The clinical relevance of plasma protein binding changes

Roberts, Jason, Pea, Federico and Lipman, Jeffrey (2013) The clinical relevance of plasma protein binding changes. Clinical Pharmacokinetics, 52 1: 1-8. doi:10.1007/s40262-012-0018-5

Author Roberts, Jason
Pea, Federico
Lipman, Jeffrey
Title The clinical relevance of plasma protein binding changes
Journal name Clinical Pharmacokinetics   Check publisher's open access policy
ISSN 0312-5963
Publication date 2013-01
Year available 2012
Sub-type Critical review of research, literature review, critical commentary
DOI 10.1007/s40262-012-0018-5
Volume 52
Issue 1
Start page 1
End page 8
Total pages 8
Place of publication Auckland, New Zealand
Publisher Adis International
Collection year 2013
Language eng
Formatted abstract
Controversy reigns as to how protein binding changes alter the time course of unbound drug concentrations in patients. Given that the unbound concentration is responsible for drug efficacy and potential drug toxicity, this area is of significant interest to clinicians and academics worldwide. The present uncertainty means that many questions relating to this area exist, including “How important is protein binding?”, “Is protein binding always constant?”, “Do pH and temperature changes alter binding?” and “How do protein binding changes affect dosing requirements?”. In this paper, we seek to address these questions and consider the data associated with altered pharmacokinetics in the presence of changes in protein binding and the clinical consequences that these may have on therapy, using examples from the critical care area. The published literature consistently indicates that a change in the protein binding and unbound concentrations of some drugs are common in certain specific patient groups such as the critically ill. Changes in pharmacokinetic parameters, including clearance and apparent volume of distribution (Vd), may be dramatic. Drugs with high protein binding, high intrinsic clearance (e.g. clearance by glomerular filtration) and where dosing is not titrated to effect are most likely to be affected in a clinical context. Drugs such as highly protein bound antibacterials with multiple half-lives within a dosing interval and that have some level of renal clearance, such as ertapenem, teicoplanin, ceftriaxone and flucloxacillin, are commonly affected. In response to these challenges, clinicians need to adapt dosing regimens rationally based on the pharmacokinetic/pharmacodynamic characteristics of the drug. We propose that further pharmacokinetic modelling-based research is required to enable the design of robust dosing regimens for drugs affected by altered protein binding.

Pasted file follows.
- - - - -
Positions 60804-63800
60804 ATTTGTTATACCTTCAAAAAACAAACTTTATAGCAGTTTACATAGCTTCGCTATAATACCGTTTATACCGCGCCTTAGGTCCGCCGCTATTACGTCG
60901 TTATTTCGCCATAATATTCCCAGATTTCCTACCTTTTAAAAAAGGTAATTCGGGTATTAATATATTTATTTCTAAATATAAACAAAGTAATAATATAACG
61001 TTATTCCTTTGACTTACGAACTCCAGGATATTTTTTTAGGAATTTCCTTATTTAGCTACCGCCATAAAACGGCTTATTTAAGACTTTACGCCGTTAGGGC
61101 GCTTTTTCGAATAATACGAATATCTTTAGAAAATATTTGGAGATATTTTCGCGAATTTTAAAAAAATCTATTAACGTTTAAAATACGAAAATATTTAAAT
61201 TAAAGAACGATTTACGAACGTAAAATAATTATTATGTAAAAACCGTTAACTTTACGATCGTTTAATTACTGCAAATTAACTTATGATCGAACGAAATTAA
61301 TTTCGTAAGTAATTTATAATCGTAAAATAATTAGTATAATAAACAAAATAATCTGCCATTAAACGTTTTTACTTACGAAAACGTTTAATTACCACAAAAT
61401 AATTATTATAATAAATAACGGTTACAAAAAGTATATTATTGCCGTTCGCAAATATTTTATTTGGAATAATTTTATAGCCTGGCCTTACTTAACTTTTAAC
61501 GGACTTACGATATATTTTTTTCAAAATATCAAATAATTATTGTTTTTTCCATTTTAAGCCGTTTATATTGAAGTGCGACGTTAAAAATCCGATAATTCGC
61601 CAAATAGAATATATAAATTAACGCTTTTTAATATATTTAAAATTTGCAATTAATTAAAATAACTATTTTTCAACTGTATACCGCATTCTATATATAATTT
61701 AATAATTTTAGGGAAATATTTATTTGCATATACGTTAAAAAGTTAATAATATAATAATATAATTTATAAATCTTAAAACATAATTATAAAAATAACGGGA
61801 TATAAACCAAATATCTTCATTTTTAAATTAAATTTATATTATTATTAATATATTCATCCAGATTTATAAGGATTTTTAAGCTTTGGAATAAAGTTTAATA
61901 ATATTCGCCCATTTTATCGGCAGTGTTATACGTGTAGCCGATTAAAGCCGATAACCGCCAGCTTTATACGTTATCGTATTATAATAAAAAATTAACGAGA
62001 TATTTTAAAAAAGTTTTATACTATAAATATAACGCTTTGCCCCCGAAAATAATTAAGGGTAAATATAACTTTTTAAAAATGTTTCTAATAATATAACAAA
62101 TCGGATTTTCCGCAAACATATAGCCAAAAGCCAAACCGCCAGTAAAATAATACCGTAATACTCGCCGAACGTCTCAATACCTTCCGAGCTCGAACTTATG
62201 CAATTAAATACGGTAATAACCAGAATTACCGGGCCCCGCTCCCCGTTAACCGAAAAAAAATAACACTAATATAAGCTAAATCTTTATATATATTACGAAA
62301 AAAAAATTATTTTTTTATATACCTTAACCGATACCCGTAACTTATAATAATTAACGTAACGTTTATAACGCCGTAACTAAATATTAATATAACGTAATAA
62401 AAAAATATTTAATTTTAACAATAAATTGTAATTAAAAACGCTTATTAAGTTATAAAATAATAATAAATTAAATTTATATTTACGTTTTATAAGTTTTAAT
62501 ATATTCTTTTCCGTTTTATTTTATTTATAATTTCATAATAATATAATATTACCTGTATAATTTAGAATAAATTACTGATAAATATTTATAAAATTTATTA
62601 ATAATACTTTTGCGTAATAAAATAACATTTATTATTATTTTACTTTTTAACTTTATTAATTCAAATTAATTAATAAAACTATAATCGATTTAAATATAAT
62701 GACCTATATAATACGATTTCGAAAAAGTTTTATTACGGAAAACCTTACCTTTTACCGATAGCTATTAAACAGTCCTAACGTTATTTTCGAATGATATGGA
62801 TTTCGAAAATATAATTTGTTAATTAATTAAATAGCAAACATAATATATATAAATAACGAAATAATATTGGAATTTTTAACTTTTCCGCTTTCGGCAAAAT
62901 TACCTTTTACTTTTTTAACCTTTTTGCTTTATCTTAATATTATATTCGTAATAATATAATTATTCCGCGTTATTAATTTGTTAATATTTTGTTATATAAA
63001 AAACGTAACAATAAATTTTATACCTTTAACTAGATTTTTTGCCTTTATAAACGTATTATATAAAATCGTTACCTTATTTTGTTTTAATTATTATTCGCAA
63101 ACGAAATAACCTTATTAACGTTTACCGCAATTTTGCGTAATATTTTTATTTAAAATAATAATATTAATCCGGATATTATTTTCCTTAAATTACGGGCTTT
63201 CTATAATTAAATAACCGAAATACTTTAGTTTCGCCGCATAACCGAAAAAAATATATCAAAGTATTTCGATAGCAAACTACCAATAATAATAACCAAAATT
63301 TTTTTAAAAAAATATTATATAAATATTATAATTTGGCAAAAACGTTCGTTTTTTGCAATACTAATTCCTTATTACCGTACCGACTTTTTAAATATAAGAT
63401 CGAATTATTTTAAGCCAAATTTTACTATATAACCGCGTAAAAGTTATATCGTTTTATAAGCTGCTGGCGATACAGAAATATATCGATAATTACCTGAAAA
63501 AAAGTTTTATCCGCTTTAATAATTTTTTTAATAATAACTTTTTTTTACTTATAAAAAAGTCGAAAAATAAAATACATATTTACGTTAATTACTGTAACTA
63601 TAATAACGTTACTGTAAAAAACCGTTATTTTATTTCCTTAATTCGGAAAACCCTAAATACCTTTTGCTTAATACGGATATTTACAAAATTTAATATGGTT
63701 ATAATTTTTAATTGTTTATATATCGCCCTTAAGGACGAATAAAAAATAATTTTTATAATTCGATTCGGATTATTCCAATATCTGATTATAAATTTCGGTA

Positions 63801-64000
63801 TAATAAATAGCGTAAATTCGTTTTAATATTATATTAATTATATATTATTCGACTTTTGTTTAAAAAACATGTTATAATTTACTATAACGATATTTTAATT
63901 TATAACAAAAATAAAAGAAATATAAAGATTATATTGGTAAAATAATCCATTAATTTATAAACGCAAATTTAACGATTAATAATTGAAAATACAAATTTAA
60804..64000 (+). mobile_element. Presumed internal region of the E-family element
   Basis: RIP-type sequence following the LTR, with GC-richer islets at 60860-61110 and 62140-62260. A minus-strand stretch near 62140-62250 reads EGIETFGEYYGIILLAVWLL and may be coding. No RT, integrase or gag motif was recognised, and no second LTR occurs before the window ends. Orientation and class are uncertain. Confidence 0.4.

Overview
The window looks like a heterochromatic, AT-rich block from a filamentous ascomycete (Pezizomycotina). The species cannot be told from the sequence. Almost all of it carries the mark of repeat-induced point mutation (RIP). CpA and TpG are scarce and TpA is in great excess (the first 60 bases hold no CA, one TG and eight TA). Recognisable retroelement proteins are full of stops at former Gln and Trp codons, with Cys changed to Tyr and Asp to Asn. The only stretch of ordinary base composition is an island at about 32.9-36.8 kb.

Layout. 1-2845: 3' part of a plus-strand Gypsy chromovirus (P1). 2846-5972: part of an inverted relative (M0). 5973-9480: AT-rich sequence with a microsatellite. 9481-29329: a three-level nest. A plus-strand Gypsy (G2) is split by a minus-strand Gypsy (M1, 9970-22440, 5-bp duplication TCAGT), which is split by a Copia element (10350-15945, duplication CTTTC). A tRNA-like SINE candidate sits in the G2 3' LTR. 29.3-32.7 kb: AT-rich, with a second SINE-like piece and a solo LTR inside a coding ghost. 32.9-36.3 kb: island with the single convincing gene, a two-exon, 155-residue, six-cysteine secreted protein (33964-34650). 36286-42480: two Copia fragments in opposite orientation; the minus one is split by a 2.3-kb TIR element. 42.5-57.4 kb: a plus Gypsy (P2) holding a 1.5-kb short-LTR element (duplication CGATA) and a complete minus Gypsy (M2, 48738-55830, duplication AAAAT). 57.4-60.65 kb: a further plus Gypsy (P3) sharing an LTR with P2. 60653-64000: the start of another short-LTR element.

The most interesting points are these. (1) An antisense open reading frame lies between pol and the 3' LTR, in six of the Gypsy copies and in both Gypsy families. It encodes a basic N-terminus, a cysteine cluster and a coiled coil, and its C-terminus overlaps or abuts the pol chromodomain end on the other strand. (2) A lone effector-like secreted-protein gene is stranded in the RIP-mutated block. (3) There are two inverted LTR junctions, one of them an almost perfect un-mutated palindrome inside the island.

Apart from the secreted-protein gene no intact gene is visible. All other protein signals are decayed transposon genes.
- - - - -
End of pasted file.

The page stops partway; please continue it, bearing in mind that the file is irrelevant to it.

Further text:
Keyword Critically-ill patients
Augmented renal clearance
Free-drug concentration
Displacement interactions
Antimicrobial therapy
Severe sepsis
Q-Index Code C1
Q-Index Status Confirmed Code
Institutional Status UQ
Additional Notes Published online: 13 November 2012.

Document type: Journal Article
Sub-type: Critical review of research, literature review, critical commentary
Collections: Official 2013 Collection
School of Medicine Publications
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Citation counts: TR Web of Science Citation Count  Cited 44 times in Thomson Reuters Web of Science Article | Citations
Scopus Citation Count Cited 50 times in Scopus Article | Citations
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Created: Mon, 17 Dec 2012, 17:13:23 EST by Sia Athanasas on behalf of Anaesthesiology and Critical Care - RBWH